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3-D glasses soon might be seen in long-term care facilities as well as movie theaters, thanks to a potential breakthrough in stroke rehabilitation. Stroke survivors in a study successfully used a virtual reality system to activate parts of their brain linked to motor skills, researchers recently announced.

Stroke survivors unaware of therapy options for spastic muscles, survey finds

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Many stroke survivors don't know about the therapy options that can address spastic muscles, which is a common and often disabling condition, according to a recent survey.

Strokes drastically reduce quality of life, showing need for better care systems, researchers say

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The system of post-stroke care warrants increased attention in light of a study showing people have poor quality of life in the years following a stroke, according to researchers.

All stroke patients should have access to rehabilitation, skilled nursing care: American Heart Association

All stroke patients should have access to rehabilitation, skilled nursing care: American Heart Association

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Every person who has a stroke should have access to needed rehabilitation and skilled nursing services regardless of how they are financing their healthcare, according to a new policy recommendation from the American Heart Association and American Stroke Association.

Treatable attention disorders in stroke patients are often undiagnosed, study finds

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Many stroke survivors have undiagnosed attention-related disorders that could be treated with therapy, according to newly published research.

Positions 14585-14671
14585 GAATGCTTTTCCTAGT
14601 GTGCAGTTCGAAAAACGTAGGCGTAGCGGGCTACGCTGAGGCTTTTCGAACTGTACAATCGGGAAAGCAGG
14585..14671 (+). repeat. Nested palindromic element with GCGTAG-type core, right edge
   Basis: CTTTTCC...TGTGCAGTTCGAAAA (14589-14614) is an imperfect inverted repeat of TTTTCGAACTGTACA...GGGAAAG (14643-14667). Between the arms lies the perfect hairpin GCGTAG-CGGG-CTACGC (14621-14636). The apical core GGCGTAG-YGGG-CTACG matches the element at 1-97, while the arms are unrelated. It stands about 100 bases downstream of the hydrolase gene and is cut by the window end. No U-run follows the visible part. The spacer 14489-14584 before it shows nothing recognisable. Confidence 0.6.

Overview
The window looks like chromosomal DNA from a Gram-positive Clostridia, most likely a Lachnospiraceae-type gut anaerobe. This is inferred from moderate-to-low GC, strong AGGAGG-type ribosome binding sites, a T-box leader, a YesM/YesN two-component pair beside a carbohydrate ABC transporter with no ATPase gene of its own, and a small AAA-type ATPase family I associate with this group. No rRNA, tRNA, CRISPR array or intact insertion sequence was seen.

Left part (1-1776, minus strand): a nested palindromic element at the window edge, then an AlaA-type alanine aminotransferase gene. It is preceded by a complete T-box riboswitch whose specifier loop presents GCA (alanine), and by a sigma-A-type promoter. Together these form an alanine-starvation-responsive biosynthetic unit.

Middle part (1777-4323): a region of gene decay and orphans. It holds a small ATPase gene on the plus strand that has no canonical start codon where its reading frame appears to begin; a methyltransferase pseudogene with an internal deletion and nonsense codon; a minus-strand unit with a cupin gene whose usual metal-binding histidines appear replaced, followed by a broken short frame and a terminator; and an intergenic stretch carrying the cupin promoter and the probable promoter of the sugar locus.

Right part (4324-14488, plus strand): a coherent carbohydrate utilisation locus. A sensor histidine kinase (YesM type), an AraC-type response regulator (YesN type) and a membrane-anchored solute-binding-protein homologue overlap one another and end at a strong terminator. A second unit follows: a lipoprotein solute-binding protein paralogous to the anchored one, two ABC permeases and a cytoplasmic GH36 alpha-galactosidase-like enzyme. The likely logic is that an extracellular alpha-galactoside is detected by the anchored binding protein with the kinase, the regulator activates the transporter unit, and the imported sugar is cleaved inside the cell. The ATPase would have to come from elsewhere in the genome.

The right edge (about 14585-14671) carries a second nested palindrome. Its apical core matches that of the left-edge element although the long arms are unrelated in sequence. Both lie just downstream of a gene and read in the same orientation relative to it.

Tough problem, simple message: PTSD, stroke and long-term care

Tough problem, simple message: PTSD, stroke and long-term care

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By now you may have heard: One in four stroke survivors develops post-traumatic stress disorder. "Only now are we starting to see that this is a serious problem," a lead researcher told me this week. And it's not just a problem related to stroke. It's time to admit it: We need better treatment for these people.

Post-stroke care should be 'uniform' across age groups, study finds

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Post-stroke treatments can benefit older people as much as younger ones, according to recently published research from the University of Georgia.

Diabetes research ignores older people, study finds

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Far too few clinical trials are focused on seniors with diabetes, according to an analysis recently published in the journal Diabetologia.

Left brain language function is linked to better post-stroke recovery from aphasia, researchers find

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After a stroke, adults rely on their left hemisphere to preserve language function or recovery, new research suggests. This discovery could open up new rehabilitation strategies, researchers say.

Stroke or dizziness? Bedside test can tell

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A bedside device that measures eye movements could become a standard way of determining if extreme dizziness is being caused by a stroke, researchers say.